Anorak | Why Capello really quit England: he mastered English better than Redknapp

Why Capello really quit England: he mastered English better than Redknapp

by | 9th, February 2012

AS Fabio Capello “flees” England (Daily Star), the media goes into overdrive. Will Spurs manager Harry Redknapp now get the nod? Was Capello just warming the bench until Redknapp’s tax evasion trial ended? Was Capello undone because he canna speaka da Ingleeesh so good? Will he be replaced by Harry Redknapp, a man who told a court he he had the writing ability of a two-year-old (a face not recorded in the Sun the paper for which Redknapp writes a column). Is Harry Redknapp the master of the English language we crave?

The FA’s decision to go over Capello’s head and strip Terry of the captaincy until after his July court case, where he will deny racially abusing Ferdinand, the Queens Park Rangers defender, led to the Italian quitting his £6m-a-year post.

Now read on…

The FA statement in full:

“The Football Association can confirm that Fabio Capello has today resigned as England manager. This follows a meeting involving FA chairman David Bernstein, FA general secretary Alex Horne and Fabio Capello at Wembley Stadium. The discussions focused on the FA board’s decision to remove the England team captaincy from John Terry, and Fabio Capello’s response through an Italian broadcast interview. In a meeting for over an hour, Fabio’s resignation was accepted and he will leave the post of England manager with immediate effect.”

And Capello? FA chairman David Bernstein says:

“I would like to stress that during today’s meeting and throughout his time as England manager, Fabio has conducted himself in an extremely professional manner. We have accepted Fabio’s resignation, agreeing this is the right decision. We would like to thank Fabio for his work with the England team and wish him every success in the future.”

The odds:

Harry Redknapp 1/4
Stuart Pearce 9/2
Alan Pardew 16-1
José Mourinho 16-1
Roy Hodgson 16-1

What? No Terry Venables?

What Capello said in Italy :

“They really insulted me and damaged my authority. What really hit me and forced me to take this decision was the fact the much-vaunted Anglo-Saxon sense of justice, as they are the first to claim that everyone is innocent until proven guilty. In Terry’s case, they gravely offended me and damaged my authority at the head of the England side, effectively creating a problem for the squad. I have never tolerated certain crossing of lines, so it was easy for me to spot it and take my decision to leave.”


Paul Hayward (Telegraph): “In press conferences Capello was curt, high-handed and sometimes incoherent. His English never advanced beyond first base. All this would have been ignorable had England not embarrassed themselves in South Africa.Rob Green’s goalkeeping howler against the United States in the opening match brought the old fatalism crashing across the camp. Capello took injured players to Africa’s first World Cup and paid the price. He was unable to solve Wayne Rooney’s ennui and imposed an absurdly austere regime on the players in a remote outpost. In the 0-0 draw with Algeria in Cape Town, England were so bad that John Terry suggested a few beers afterwards so the players could discuss what was going wrong.”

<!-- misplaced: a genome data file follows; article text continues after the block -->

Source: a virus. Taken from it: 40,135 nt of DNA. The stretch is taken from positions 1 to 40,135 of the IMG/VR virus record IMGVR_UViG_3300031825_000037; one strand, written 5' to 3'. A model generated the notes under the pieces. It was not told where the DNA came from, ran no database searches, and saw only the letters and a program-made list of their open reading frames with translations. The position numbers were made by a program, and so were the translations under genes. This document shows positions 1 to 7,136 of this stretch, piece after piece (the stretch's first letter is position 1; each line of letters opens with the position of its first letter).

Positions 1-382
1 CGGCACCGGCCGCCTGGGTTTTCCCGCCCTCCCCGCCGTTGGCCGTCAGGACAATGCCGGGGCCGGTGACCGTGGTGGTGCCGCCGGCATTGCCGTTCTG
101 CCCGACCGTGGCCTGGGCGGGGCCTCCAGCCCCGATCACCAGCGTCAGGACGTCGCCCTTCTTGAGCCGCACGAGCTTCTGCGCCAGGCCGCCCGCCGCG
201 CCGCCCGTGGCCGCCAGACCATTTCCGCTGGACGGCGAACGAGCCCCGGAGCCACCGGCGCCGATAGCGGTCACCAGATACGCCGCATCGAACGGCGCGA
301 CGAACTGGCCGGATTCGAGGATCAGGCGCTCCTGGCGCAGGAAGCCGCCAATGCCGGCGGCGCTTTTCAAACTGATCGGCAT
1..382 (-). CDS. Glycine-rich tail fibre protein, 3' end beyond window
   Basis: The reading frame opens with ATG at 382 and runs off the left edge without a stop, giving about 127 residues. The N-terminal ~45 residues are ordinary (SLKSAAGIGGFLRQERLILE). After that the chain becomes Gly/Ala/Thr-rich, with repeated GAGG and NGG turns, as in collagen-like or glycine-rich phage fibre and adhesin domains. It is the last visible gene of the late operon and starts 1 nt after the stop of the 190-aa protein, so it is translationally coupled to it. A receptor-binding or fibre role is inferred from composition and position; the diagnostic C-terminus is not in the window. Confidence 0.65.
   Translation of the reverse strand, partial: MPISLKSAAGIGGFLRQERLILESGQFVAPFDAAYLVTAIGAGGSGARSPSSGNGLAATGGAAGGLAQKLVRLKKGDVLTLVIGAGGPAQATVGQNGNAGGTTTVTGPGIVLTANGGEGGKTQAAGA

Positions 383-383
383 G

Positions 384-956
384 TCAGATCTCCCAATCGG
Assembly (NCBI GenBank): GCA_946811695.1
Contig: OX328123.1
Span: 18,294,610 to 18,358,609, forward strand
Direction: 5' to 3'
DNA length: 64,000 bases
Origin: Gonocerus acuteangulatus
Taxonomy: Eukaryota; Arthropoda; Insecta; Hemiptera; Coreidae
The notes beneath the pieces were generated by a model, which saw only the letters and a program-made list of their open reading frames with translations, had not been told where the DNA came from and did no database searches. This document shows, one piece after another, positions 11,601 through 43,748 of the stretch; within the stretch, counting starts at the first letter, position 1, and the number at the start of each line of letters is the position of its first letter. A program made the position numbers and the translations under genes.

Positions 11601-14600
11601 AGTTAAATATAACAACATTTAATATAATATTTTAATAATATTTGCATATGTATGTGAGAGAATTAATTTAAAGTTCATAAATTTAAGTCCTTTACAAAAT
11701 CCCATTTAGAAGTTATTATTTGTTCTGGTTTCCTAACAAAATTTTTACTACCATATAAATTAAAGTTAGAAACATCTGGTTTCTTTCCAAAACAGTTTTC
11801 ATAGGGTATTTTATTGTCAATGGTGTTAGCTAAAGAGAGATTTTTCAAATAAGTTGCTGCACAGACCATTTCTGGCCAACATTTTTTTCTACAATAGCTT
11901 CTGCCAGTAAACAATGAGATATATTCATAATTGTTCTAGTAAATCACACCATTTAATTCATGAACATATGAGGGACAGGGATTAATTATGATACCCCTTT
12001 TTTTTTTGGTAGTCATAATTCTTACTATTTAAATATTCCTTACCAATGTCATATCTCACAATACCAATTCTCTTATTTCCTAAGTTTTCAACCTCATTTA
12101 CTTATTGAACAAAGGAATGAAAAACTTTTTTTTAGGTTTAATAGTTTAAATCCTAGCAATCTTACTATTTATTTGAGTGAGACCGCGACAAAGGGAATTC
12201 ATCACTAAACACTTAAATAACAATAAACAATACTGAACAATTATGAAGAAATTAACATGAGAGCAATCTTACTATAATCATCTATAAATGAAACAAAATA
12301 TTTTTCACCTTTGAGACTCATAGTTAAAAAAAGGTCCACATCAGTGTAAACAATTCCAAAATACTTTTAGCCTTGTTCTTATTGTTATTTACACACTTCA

England for the Ingerlieeeesh :

Gary Lineker: “As you ask, I think new man should be English. Players have to be, so should boss. HR the man if he wants it. He can do both jobs til May.”

Barry Fry: “We want an Englishman in charge of England. With passion, not like foreigners who don’t care.”

Wayne Rooney: “Got to be English to replace him. Harry Redknapp for me.”

Richard Williams (Guardian): “For all his promises to learn English, Capello failed to master enough of the language to express himself in anything but the simplest terms, or to participate in debates without leaving scope for misinterpretation. Other foreign managers working in England Anglophiles like Gerard Houllier and fluent linguists like Arsène Wenger and José Mourinho avoided such problems.”

Kevin McCarra (Guardian): “Capello could never regain all of his old authority after the debacle of the 2010 World Cup. In the last-16 tie a Germany lineup seething with promise routed England 4-1 in Bloemfontein. There may have been no shame in that but England could well have been demoralised by the fashion in which they had landed themselves in such difficulties.”

For Harry, By George!

Martin Samuel (Mail): “It was Capello’s call. He decided it would be best if he picked the England team, not Sir Dave Richards, David Gill or Heather Rabbatts, and then he was gone. That is four years down the drain.  Four years in which the FA tried to buy the World Cup, failed dismally and were left looking ridiculous, now high and dry, without a manager.  There will be few tears shed for Capello, often regarded as unengaged with English football, and damaged after the poor 2010 World Cup campaign. Tears will be shed, however, if the obvious candidate for the job Harry Redknapp takes one look at the wreckage along Wembley Way and runs a mile….Englishmen, the FA seem to think, are ten a penny. Redknapp does not wish any stirrings of patriotism to be used against him in negotiations. He would want the job on his terms, including the same freedom to choose backroom staff that Capello enjoyed. The prospect of being a stooge, weak and grateful to be England manager, holds no appeal.”

Mark Lawrenson (Mirror):  “Harry Redknapp can do the England job

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Posted: 9th, February 2012 | In: Key Posts, Sports Comments (17) | Follow the Comments on our RSS feed: RSS 2.0 | TrackBack | Permalink